Pavers are durable enough to withstand the onslaught of years of wear and tear. They are the ideal way to create pathways throughout your yard without creating unsightly cracks or tracking mud or debris into your driveway. However, if you want to take your home’s exterior and indoor living space to the next level of attractiveness, you will want to invest in quality cleaning products. Using dirt-repellent cleaning products on your pavers will help to keep them clean and bright so that they will continue to look like new for many years to come.
Pavers are made out of a composite of cement and sand, which makes them extremely sturdy. A high-grade concrete pavers sealant is your best method to protect your pavers against stains, discoloration, hard water damage, and normal wear and tear caused by weather, spills, and general abuse and misuse. Pavers should be sealed to concrete within a day after installation, enough time for the sand to settle at its new location. After it has been allowed to settle, you can apply a thin layer of waterproof paint, which will protect your pavers even more. Pavers should be resealed from time to time, especially if they are exposed to intense weather, debris, or chemicals that can stain the materials.
Pavers are vulnerable to the most common stains – salts, minerals, salt residue, acid stain, corrosion, and sunlight. If you regularly spill acidic liquids onto your pavers or accidentally drop heavy items on them, you can remove them using a muriatic acid pre-sealer cleaner. Certain types of salts are more challenging to remove and cause unpleasant staining and discoloring. However, regular cleanings with muriatic acid products can help to improve the color and condition of your pavers.
Scrubbing is one of the most frequent ways to clean pavers. Unfortunately, it is also one of the most damaging since you introduce abrasive material to the concrete, damaging it over time. When cleaning concrete pavers, use rubber scrubbing pads or brushes to avoid using steel wool or other harsh cleaning tools. Scrubbing can also wear thin layers of paint off the pavers, which will need to be replaced sooner than if you had not cleaned it in the first place.
The main problem with detergent-powered cleaners is that they tend to leave residues behind after cleaning. Detergent residue is not only irritating, but it can also do a lot of damage to your pavers. You can avoid this by using a power washer to wipe your pavers clean thoroughly. A regular power washer is more effective than a detergent-powered cleaner. Detergent residue can damage your pavers over time, so it is essential to avoid using them when possible.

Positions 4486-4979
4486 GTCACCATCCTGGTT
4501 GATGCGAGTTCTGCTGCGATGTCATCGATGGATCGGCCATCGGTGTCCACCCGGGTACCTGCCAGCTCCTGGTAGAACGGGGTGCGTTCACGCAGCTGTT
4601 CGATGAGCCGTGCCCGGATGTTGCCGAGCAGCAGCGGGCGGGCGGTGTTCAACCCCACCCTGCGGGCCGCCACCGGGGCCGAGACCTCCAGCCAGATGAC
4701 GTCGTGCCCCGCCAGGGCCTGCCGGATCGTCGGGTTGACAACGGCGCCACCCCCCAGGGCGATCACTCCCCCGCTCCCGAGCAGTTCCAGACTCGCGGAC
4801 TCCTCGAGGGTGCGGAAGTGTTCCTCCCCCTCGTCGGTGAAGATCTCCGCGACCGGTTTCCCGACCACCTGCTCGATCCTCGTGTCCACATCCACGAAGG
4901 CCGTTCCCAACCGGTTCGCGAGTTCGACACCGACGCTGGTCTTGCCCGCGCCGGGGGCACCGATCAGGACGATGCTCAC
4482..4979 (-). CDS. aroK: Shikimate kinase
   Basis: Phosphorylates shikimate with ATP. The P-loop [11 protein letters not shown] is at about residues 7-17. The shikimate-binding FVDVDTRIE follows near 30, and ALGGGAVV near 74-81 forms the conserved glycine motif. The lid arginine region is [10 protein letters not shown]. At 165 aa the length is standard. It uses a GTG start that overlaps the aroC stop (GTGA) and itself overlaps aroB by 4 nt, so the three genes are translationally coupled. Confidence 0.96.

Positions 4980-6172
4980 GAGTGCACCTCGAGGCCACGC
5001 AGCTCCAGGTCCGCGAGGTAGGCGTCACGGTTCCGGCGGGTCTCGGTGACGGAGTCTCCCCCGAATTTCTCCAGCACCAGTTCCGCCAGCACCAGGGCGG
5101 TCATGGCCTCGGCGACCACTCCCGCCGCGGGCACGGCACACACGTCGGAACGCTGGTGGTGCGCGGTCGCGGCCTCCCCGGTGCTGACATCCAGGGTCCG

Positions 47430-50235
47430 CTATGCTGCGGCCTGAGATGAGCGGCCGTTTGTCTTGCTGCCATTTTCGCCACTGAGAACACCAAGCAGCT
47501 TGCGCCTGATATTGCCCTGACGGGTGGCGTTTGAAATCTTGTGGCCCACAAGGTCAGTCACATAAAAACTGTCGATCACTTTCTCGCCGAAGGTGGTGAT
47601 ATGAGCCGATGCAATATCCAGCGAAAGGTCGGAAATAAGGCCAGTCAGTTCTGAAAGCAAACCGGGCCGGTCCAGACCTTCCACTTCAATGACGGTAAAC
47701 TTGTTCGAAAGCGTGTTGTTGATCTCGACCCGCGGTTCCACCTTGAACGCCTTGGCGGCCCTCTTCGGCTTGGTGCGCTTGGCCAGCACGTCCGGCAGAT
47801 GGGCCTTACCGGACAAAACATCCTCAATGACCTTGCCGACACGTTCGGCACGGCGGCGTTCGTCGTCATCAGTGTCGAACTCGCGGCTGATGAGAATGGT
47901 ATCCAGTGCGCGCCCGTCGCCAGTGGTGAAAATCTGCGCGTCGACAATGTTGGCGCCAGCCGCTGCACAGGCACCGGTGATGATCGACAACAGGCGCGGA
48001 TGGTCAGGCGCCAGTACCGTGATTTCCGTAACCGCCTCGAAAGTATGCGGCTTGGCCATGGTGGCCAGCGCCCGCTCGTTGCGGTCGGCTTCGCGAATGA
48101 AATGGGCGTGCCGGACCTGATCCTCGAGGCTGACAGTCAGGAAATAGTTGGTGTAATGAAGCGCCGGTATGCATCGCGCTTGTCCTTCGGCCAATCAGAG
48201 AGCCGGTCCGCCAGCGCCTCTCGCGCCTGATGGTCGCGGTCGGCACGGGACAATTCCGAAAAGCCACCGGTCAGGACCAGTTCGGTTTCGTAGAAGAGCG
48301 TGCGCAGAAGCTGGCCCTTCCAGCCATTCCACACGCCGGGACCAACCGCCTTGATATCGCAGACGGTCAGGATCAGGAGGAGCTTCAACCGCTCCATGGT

Pavers made from cement are porous and can absorb liquid from spills. In addition, pavers made from timber often contain a pitch substance, which acts as an agent for absorbing spills. To clean such pavers, you should follow the same procedure as those made from cement:
- Mix a solution of warm water with a tablespoon of dish detergent or any other dish detergent preferred.
- Spray the solution onto the surface of the pavers and wipe it with a rag.
- Dry the pavers thoroughly with a clean rag before applying heat to them.
There are pavers available in the market specially designed to deal with oil stains or grease stains. Some cleaners contain solutions that prevent oil or grease stains from setting on the surface of the pavers. Some products remove grease stains and allow you to sweep them away. The duration of such a process depends on the kind of product that you use.
It is essential to make sure that your pavers are thoroughly cleaned after every cleaning session. Use a stiff-bristled broom to scrub the pavers, keeping in mind to scrub lightly and without forcing the broom against the surface of the pavers. This will loosen any dirt that might have been set deep into the pores of the pavers. A stiff-bristled scrub brush is also handy for removing grease. Pavers are porous, so you need to be careful not to scrub too vigorously. If you have a lot of grease on your clothes, use a small brush to skim off the residue.